OUR OPINION: A death in the family
Across the region Saturday and on TV on Saturday night, people were trying to find something good in the discovery of the body of Dru Sjodin. You heard the lines and maybe spoke a few of them yourself: At least now the family knows. At least now ...
Across the region Saturday and on TV on Saturday night, people were trying to find something good in the discovery of the body of Dru Sjodin. You heard the lines and maybe spoke a few of them yourself: At least now the family knows. At least now they're not left wondering any more. At least now people can find closure.
Those views are perfectly understandable. Americans are an upbeat people, and we yearn to find the silver lining in every cloud.
But sometimes there is no silver lining. Sometimes there's only cloud. And Dru Sjodin's death feels like one of those times.
A kind and promising young woman was taken from the prime of life and, an autopsy likely will show, murdered. There's no "up" side to that fact. Yes, the community came through heroically to search, and to support the family; yes, police and other authorities performed with competence and great sensitivity in a case that drew worldwide attention.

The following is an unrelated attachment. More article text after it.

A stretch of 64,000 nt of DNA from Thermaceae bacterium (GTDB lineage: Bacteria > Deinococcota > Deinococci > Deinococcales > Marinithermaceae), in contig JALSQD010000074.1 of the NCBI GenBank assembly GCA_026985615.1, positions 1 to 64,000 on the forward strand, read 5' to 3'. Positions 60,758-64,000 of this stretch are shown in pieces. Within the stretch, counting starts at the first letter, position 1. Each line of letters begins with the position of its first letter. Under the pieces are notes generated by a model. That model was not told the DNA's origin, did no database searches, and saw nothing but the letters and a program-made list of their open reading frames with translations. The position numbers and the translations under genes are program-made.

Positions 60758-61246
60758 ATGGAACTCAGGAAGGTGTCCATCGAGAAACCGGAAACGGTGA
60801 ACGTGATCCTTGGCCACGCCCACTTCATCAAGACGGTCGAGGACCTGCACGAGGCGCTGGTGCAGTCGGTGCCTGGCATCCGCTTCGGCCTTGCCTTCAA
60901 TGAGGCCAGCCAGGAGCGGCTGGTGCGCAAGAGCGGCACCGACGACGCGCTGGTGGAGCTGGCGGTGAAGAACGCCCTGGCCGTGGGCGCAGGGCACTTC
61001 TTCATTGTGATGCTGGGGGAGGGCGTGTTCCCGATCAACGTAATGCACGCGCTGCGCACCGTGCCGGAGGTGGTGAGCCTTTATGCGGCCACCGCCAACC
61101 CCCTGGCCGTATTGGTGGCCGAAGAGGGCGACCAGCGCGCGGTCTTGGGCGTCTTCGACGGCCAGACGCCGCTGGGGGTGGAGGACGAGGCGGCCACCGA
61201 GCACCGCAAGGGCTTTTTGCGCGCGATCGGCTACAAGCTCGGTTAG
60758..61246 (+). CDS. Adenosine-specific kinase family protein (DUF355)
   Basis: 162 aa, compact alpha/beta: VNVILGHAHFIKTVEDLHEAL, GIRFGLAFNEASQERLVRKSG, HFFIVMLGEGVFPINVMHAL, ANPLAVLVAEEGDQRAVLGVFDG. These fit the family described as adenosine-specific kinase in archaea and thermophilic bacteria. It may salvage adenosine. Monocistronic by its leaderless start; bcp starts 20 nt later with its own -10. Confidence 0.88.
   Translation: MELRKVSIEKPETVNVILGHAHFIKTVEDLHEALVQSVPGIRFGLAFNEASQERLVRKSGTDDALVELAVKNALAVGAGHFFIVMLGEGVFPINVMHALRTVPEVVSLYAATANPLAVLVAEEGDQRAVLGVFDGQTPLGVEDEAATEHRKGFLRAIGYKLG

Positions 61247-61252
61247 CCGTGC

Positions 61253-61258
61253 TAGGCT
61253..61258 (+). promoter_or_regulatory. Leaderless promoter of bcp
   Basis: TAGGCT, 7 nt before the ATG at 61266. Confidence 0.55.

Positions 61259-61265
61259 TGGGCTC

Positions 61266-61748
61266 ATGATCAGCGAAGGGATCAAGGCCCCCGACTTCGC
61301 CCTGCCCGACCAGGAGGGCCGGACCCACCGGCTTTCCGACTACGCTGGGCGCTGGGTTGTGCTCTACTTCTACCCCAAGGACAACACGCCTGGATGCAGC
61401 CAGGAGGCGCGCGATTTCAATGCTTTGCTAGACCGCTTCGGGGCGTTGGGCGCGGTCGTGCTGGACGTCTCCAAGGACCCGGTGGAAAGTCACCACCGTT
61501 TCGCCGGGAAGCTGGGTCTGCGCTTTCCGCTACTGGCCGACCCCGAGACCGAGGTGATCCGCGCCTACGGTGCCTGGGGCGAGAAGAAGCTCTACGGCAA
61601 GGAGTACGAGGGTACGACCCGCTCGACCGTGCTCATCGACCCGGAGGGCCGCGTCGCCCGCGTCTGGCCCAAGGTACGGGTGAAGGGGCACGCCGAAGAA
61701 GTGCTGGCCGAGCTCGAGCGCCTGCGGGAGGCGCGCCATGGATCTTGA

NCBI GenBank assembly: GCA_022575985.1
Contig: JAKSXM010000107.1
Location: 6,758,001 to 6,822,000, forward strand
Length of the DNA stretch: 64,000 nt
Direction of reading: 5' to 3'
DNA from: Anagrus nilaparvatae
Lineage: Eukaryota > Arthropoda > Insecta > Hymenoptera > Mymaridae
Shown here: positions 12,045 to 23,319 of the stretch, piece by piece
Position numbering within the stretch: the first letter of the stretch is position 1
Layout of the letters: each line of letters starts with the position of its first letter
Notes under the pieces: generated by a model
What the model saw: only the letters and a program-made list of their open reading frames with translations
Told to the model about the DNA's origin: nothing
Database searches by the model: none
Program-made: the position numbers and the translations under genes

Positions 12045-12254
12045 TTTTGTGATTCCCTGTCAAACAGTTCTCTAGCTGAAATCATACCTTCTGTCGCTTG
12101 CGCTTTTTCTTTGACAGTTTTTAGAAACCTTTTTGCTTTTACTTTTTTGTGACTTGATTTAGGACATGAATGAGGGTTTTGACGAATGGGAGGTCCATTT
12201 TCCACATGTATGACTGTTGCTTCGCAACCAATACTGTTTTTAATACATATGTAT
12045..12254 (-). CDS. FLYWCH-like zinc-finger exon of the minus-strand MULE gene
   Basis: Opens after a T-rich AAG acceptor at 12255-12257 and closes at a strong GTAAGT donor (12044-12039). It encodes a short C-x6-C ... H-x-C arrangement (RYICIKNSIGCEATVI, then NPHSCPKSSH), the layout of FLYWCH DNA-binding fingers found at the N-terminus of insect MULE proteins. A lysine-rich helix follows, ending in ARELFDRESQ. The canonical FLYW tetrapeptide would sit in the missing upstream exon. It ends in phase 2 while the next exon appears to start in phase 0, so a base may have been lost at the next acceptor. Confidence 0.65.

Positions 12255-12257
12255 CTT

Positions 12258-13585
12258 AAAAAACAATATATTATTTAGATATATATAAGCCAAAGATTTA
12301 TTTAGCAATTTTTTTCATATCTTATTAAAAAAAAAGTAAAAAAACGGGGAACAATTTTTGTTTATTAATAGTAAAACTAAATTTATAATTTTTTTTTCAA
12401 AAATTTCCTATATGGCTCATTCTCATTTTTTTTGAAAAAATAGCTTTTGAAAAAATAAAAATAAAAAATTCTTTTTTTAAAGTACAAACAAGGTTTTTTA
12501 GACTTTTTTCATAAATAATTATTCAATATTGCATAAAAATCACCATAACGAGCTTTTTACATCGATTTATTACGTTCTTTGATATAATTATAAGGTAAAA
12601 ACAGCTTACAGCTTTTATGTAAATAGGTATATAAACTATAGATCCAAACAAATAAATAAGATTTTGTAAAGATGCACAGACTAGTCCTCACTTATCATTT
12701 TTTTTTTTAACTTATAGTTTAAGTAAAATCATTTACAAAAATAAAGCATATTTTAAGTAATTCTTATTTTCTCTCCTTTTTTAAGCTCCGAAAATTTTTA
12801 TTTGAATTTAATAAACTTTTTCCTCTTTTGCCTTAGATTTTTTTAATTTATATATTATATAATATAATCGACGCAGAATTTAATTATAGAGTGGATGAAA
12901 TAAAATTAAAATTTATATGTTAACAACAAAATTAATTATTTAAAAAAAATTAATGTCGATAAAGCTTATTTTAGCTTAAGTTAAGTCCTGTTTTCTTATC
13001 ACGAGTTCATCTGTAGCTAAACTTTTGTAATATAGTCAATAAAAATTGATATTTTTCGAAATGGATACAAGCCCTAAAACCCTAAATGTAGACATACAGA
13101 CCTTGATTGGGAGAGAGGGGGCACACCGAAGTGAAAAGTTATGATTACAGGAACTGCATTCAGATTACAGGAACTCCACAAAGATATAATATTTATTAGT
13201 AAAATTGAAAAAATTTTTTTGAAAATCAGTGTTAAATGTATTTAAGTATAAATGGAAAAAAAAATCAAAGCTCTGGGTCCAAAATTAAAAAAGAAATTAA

But those items simply are civilization's honest efforts to reaffirm goodness after an incident of matchless evil. They do reaffirm that goodness, and they deeply reassure us all that legitimate authorities still are in control.
But they don't make the evil any less evil, or stark or brutal or hard. And in these early hours after the discovery of Dru's body, that fist-clenching realization seems to overwhelm all else.
Dru's now-confirmed death brings us face to face with a sobering fact, one most of us spend our lifetimes trying to escape from or deny: Sometimes, very bad things happen and for no good reason at all. In this case, the tragedy is even more wrenching, if anything, because of the likely involvement of the hand of another. So not only do bad things happen, but human beings can be the very architects of that gloom.
Grief, laced with anger and spiked with helplessness and despair...A dark theme today?
Yes, to describe a series of dark events. The cloud will lift in time - though for Dru's family, it'll never drift completely out of sight. The sun will rise and people will love, laugh and feel safe.In time. But not right now.
Right now there's only grief; a flood of sympathy for the family; a grim determination to see justice done; and an urge, as Dylan Thomas put it, to "rage, rage against the dying of the light."